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Tuesday, October 3, 2023


Center aims for artistic variety

The Cynthia Woods Mitchell Center is working with the “Life is Living” project, involving Marc Bamuthi Joseph, which focuses on urban development and neighborhood sustainability and will take place this November in Houston. | Courtesy of Cynthia Woods Mitchell Center for the Arts

This season the Cynthia Woods Mitchell Center for the Arts features local and international talent in a variety of mediums.

The events cover various creative outlets including film, interpretive dance, laser graffiti and the spoken word. The exhibits and events focus heavily on community involvement and on bridging the relationship between UH and its surrounding communities.

“We are excited to roll out a 2010-11 season that is timely and relevant, while also being celebratory and fun,” Director of the Mitchell Center Karen Farber said. “The Cynthia Woods Mitchell Center for the Arts has identified some key themes that continue to influence our programming over the past five years and beyond.”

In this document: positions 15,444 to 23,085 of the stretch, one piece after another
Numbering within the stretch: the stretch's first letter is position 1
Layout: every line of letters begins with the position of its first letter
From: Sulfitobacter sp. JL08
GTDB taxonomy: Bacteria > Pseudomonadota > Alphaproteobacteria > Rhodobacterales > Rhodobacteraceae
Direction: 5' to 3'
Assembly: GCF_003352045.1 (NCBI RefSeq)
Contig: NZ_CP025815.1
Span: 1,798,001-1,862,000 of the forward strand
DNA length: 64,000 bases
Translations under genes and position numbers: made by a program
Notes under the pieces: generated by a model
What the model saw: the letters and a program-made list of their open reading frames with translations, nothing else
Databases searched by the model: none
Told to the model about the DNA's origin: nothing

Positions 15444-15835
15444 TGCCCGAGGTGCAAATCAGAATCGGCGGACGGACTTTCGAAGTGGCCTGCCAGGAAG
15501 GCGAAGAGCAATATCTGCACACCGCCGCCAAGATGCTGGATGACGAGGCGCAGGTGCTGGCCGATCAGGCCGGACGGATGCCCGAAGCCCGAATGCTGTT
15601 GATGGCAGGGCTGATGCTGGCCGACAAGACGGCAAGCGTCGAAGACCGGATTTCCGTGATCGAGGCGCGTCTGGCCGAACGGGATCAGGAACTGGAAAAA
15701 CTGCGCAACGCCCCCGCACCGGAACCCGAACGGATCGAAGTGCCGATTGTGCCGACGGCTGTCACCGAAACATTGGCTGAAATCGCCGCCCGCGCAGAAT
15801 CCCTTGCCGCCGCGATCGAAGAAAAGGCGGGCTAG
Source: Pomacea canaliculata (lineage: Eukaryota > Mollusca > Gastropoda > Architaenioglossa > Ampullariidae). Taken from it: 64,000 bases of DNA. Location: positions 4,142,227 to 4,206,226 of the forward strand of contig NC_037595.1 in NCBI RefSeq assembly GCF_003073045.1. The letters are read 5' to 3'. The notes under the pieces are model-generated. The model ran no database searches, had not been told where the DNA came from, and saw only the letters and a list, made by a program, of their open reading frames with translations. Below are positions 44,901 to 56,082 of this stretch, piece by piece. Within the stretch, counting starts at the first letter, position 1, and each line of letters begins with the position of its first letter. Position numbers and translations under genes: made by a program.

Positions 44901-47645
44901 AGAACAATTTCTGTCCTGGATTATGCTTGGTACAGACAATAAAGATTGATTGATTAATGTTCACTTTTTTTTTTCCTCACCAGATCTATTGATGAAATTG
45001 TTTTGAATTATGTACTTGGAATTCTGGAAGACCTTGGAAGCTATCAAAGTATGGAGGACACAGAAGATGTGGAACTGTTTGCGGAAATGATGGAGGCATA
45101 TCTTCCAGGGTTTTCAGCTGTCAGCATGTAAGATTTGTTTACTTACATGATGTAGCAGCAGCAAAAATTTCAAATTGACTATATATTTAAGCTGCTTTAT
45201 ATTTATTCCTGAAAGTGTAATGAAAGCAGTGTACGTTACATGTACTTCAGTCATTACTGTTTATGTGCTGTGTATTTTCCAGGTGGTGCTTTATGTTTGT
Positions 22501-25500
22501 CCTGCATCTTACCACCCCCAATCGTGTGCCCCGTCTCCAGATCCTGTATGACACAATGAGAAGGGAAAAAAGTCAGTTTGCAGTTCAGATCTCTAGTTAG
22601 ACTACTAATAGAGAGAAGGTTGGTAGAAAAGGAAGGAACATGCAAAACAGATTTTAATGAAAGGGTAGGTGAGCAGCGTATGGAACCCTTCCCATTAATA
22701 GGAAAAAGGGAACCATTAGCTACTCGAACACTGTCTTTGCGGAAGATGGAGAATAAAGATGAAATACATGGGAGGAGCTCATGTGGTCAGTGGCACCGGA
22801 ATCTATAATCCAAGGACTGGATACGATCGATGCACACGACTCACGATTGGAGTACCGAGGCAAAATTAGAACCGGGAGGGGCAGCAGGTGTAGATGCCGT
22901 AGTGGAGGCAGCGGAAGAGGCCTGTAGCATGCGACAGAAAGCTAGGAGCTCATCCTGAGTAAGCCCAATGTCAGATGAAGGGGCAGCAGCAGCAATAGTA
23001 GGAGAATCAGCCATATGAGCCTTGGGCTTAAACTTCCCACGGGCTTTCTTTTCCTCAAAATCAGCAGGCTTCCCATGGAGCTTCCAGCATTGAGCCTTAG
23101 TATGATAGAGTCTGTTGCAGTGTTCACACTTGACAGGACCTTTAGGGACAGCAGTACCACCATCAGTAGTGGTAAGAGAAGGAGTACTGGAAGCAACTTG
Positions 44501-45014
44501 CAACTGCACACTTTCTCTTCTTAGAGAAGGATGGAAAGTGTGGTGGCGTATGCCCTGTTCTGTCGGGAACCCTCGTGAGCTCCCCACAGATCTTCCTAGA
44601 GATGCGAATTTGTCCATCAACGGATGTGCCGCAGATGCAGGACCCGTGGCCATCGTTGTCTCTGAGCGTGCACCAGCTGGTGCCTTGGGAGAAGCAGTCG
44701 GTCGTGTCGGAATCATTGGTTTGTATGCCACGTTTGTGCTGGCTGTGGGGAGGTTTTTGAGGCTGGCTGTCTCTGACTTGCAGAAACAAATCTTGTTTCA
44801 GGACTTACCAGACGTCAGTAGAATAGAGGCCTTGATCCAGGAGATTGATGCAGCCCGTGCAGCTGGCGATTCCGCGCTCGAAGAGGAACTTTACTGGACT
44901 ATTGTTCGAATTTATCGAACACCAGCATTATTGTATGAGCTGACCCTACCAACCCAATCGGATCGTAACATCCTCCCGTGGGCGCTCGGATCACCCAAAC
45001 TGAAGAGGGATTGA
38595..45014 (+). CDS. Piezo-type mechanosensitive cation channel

The season kicks off with OIL, a documentary theater piece by Texas-born artist Amy Patton. The exhibition will be at the Blaffer Art Gallery Aug. 28-Nov. 13.

Her inspiration for the work came from the 1927 Upton Sinclair novel “Oil” about the Teapot Dome Scandal during the Harding administration.  Patton’s interpretation plays on the “petroleum-based lifestyle” familiar to many Houstonians and the social implications of this way of life.

An event close to the heart of the university is the “Life is Living” Houston festival in November which focuses on urban development and neighborhood sustainability.

“We are deeply committed to working with UH’s local neighborhood, the Third Ward, by partnering with individuals and organizations that share our belief in the transformative power of the arts,” Farber said. “‘The Life Is Living’ Festival with Marc Bamuthi Joseph is a celebration of that neighborhood and its uniqueness.”

The festival will feature local and celebrity artists performing hip-hop, spoken word and various other activities including community service and volunteer projects.

“I think it’s great that UH is involved in an outreach program like this to get people involved in helping the community,” Photography senior and aspiring filmmaker Mike Gault said. “Art is a great medium for expression — it helps you to discover your inner voice and passion, and to use it in such a positive way is phenomenal.”

Farber and the Mitchell Center continuously attempt to explore the intersection between art and sustainability by asking what sustains people and how creativity influences their daily choices.

According to Farber, this is evident in the upcoming projects.

“This year and in the future, the Mitchell Center will continue to present dynamic programs that ignite dialogue about the themes and issues that surround us,” Farber said.

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